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Published: September 2nd 2012
VistaFerry from North Sydney to Channel-Port-aux Basques
Bonne Bay in Gros Morne
My last blog ended with us heading to catch the ferry to Newfoundland. Our planned 10:30AM departure had been changed to 4:30PM due to the entire ferry schedule being rearranged due to unscheduled repairs on one of the ferries. You have to arrive at least 2 hours early, or they have the right to give your space away. But you can’t arrive more than 4 hours early. So there is that 2 hour period of everyone checking in. We arrived around noon, so it was a bit before our permitted check in time, but we thought we’d give it a try. The entry to the ferry property has several lanes of tollbooth type structures. That then leads to the “parking lot” which is numbered lanes and all the lanes lead to the ferry loading dock. We were surprised to see all the lanes fairly full already. The woman at the booth told us they were still loading a different ferry than the one we were going to be taking and that our departure time was now scheduled for 6:15PM. There would be no room for us on the property until about 2:30. That
Western Brook Pond Tour
This used to be a fjord. Great weather for our boat tour.
presented us with a problem as we wondered where we could go until then. Our parking options are limited due to our size and unless we unhook the car we can’t back up. She was helpful and directed us to drive over to the exit road and to park on the shoulder. We had a nice view of the ferry property and could see when we could return.
From our spot we were able to see the line that formed at the gate prior to the check-in time, so we knew when they started admitting vehicles. It took a bit of a drive to get back onto the entrance ramp for the ferry property and then all went smoothly getting admitted to our appointed lane. Now was the time that Lizzie needed to go and visit the grassy dog area and take care of business. She enjoyed the fresh air, the smells and the attention, but was not interested in doing anything else. I lingered out there as long as I could while other lanes of vehicles were loaded. George packed our beverages, sandwiches and snacks, so we’d be ready once we were onboard.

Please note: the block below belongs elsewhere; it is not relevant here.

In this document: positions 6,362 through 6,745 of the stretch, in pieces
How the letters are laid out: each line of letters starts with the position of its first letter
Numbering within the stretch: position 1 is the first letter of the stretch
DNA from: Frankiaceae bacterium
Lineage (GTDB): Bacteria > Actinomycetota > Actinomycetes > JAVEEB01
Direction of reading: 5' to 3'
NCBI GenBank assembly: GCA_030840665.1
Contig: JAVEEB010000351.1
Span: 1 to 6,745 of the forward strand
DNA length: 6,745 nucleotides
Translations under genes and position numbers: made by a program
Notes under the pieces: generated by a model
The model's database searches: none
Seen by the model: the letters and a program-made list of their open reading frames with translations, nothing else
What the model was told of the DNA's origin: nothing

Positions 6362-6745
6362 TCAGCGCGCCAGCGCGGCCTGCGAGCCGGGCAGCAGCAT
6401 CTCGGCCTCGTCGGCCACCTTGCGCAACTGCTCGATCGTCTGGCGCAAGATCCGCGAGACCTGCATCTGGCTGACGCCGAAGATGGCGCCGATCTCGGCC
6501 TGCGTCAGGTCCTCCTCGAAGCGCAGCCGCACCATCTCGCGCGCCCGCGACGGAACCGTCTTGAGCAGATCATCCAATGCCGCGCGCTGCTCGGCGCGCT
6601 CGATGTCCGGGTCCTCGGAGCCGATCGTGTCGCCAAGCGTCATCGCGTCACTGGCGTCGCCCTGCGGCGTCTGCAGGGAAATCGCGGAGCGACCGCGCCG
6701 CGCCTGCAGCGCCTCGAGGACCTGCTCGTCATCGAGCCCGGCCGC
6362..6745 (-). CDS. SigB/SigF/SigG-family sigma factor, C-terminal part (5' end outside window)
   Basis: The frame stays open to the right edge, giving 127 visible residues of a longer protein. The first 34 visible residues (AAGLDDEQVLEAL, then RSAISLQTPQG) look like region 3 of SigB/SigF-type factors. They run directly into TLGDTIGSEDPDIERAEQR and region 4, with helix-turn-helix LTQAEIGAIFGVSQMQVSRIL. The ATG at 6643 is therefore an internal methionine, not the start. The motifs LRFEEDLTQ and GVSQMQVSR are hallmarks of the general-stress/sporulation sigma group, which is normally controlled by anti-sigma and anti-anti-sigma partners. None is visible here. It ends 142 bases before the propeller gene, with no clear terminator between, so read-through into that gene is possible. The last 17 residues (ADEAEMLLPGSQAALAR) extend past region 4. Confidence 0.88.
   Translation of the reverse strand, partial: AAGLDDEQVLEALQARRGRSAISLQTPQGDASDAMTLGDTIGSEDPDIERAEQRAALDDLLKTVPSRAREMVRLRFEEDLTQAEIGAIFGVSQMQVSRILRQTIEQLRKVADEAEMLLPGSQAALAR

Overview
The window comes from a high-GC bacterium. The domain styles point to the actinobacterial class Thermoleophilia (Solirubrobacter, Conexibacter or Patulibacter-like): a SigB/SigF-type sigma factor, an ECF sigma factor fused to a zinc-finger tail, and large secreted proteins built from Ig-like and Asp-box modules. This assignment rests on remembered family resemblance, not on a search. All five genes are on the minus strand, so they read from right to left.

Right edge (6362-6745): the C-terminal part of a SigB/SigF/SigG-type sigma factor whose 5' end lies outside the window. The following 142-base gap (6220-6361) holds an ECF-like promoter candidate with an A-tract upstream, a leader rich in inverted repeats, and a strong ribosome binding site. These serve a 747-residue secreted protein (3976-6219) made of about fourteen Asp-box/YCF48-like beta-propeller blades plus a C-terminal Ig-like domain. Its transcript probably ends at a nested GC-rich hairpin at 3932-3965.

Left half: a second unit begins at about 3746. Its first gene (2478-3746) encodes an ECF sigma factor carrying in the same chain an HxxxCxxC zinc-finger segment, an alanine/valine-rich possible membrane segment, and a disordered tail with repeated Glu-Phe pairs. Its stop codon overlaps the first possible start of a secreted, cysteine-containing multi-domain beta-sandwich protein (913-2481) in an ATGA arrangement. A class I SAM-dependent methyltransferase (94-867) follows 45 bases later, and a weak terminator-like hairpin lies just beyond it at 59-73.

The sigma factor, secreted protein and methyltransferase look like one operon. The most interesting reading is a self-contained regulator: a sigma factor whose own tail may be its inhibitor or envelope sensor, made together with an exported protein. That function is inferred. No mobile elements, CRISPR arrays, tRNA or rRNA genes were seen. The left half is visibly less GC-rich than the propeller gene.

Our ship, The Atlantic
Vision, ended up sailing at 5:15PM. It had been pulled from its normal run from North Sydney to Argentia to help with the backlog. It was fun sailing and I didn’t need my Dramamine. We wandered the ship, but spent most of our time in the area where there was entertainment. It was 2 men and they mostly played guitars and sang. There was some violin playing on occasion and jokes interspersed with the songs. The music also included some Newfoundland songs. It really did help pass the time.
The trip did take the full 6 hours, but disembarking went smooth and quick. Our goal was to get to somewhere nearby with grass for Lizzie. We had the Escapees Day’s End list of places for overnighting and quickly headed to the library. The directions were good and it was as described, so we took care of Lizzie and settled in for the night. We were surprised in the morning to discover that the big dark grassy lot that we were parked next to actually ended at the water.
Info for my doggie people: The ferry company no longer allows people to go to their vehicles during the cruise.
North Sydney Ferry lot
As you can see it's a big lot and there are lots of lanes of vehicles.
They are very clear about that and page several times prior to sailing to remind people of this and to mention that if you need medication that is in your vehicle you need to get it out prior to departure. Pets can stay in the vehicles, but they are there for the duration of the trip. The alternative is to board the pet in the kennel onboard the ship. This requires a fee and you need to provide your own pet crate. Also when you walk them to the kennel area your dog must be muzzled. We opted to let Lizzie stay in the comfort of her own RV home. We left a light on for her, as well as a battery operated garden type light. She had plenty of water and George had made a covering for the stairway so she couldn’t fall down the stairs. We put down coverings on the floor in case of accidents. She was wide awake and staring at the windshield when we came back to the RV. She was exhausted and slept well that night and all the next day. The Trip North
The drive along Trans-Canada Highway 1 was our